Each day was different, mostly because everything ran on ‘India-time’, a fickle beast that neither worked for or against you.  One day our driver may refuse to take us further than the first village. The next day the village elder may reschedule our interview with only five minutes notice because he had organised something else. You had to be flexible and creative about your day. A plan could only be written in pencil because it would definitely have changed before lunch.  

 My biggest takeaway from the trip was communication. The most challenging experience I had was in sourcing a local children story to fit with the theme for one of the three videos we were producing for 40K. We talked with so many different people to try and find our perfect narrative: parents and aunts, children, government teachers, facilitators, interns, executive officers. I would interview a village member with every question translated by our intern Adithya and have to rephrase my own way of thinking about what I wanted for the story. My amazing teammates, Matt and Sofia, used their own way of interpreting our questions to capture a different angle of the story.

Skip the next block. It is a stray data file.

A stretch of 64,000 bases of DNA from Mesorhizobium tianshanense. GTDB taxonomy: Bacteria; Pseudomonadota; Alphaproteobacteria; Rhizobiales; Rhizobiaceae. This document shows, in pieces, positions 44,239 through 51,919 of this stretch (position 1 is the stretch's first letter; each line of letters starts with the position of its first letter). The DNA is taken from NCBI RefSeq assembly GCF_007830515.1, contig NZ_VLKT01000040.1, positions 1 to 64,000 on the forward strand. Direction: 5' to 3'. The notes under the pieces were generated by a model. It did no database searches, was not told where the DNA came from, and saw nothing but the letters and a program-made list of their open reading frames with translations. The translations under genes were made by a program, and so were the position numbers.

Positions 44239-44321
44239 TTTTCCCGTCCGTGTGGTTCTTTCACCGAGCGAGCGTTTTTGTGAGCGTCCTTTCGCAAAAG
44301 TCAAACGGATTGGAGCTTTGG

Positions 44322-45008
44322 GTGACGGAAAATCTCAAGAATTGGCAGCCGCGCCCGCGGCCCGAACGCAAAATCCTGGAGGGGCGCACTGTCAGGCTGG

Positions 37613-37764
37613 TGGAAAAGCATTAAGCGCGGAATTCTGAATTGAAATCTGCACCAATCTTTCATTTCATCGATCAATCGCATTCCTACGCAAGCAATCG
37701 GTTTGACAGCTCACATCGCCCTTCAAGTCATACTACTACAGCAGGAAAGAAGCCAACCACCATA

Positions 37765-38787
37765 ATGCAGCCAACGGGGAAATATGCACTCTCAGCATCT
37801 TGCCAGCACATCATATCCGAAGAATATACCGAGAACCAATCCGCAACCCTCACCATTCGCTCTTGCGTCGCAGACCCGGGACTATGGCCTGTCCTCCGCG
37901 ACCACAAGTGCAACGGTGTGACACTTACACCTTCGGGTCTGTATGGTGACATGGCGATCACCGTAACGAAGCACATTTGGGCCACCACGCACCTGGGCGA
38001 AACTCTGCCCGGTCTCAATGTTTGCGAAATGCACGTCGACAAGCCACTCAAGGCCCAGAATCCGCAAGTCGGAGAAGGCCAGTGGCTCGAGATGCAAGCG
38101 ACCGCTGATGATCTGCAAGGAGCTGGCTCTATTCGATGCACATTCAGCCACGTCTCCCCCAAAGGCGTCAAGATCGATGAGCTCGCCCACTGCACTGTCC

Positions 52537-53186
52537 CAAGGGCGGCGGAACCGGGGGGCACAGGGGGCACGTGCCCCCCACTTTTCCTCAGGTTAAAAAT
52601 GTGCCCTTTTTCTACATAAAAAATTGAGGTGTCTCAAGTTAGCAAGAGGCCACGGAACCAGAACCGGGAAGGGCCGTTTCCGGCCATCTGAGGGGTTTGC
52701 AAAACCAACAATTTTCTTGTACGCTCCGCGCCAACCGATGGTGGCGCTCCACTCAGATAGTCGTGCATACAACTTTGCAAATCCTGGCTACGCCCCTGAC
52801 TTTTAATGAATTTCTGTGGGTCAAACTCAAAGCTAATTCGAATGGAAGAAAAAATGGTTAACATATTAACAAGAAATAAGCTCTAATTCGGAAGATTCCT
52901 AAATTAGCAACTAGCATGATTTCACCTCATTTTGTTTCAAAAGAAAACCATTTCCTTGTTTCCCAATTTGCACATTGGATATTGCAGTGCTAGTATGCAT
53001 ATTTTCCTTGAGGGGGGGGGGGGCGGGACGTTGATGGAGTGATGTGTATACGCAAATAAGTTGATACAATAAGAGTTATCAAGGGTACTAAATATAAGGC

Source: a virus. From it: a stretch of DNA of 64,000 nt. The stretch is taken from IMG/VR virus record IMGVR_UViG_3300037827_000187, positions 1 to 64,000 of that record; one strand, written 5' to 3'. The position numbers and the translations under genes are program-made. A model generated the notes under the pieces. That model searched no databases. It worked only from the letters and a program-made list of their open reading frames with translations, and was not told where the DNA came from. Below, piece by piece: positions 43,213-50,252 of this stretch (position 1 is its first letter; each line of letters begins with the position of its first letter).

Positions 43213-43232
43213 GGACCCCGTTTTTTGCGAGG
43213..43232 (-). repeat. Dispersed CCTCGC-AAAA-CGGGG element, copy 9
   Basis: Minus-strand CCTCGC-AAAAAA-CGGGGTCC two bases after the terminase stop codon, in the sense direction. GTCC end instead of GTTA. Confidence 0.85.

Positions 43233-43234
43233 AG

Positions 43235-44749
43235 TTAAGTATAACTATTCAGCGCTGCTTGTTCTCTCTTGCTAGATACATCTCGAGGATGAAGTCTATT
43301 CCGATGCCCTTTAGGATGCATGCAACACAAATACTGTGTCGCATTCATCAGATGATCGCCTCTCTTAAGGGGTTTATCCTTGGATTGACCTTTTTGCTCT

Our success came from the headmaster of a Government school in another village. He was a patient man, with a back brace and a big smile. A poet and a natural storyteller, he gave us the story of a young man given an opportunity to create his own future by facing the unknown with confidence and determination.  I later worked hard with Adithya to translate the footage of the story back to English, another unexpected challenge to my communication skills. Having to rework the grammar without damaging the message was just another frustrating and rewarding learning curve. Re-phrasing, accurate pacing of subtitles, editing with extra translators to ensure every word captured retained its original imagery. Then running the footage by higher ups checking it’s consistent with our purpose; to visually communicate to the wider world (prospective investors and local communities, future university students and potential Globe employees) what 40k Globe is and what it means to the people directly affected by it. We came out of the meeting with full support for the route we had chosen with using a local tale to produce a video targeting how the social enterprise 40K impacts its users. This process was long and full of mistakes but it was such a hands-on way to learn. I’m grateful to my team, it would not have been possible or anywhere near as fun as it was without my people to laugh and cry with. The most meaningful thing I took away from my internship was that, in terms of post-uni careers, it doesn’t have to be so straight forward as aiming for an entry-level grad position. Volunteering/interning is a brilliant way to expand the knowledge you have and the people you know, and with the right program it can open doors you hadn’t thought about before.  

Erika Engstrom

B Arts student

Faculty of Humanities and Social Sciences

16 November 2018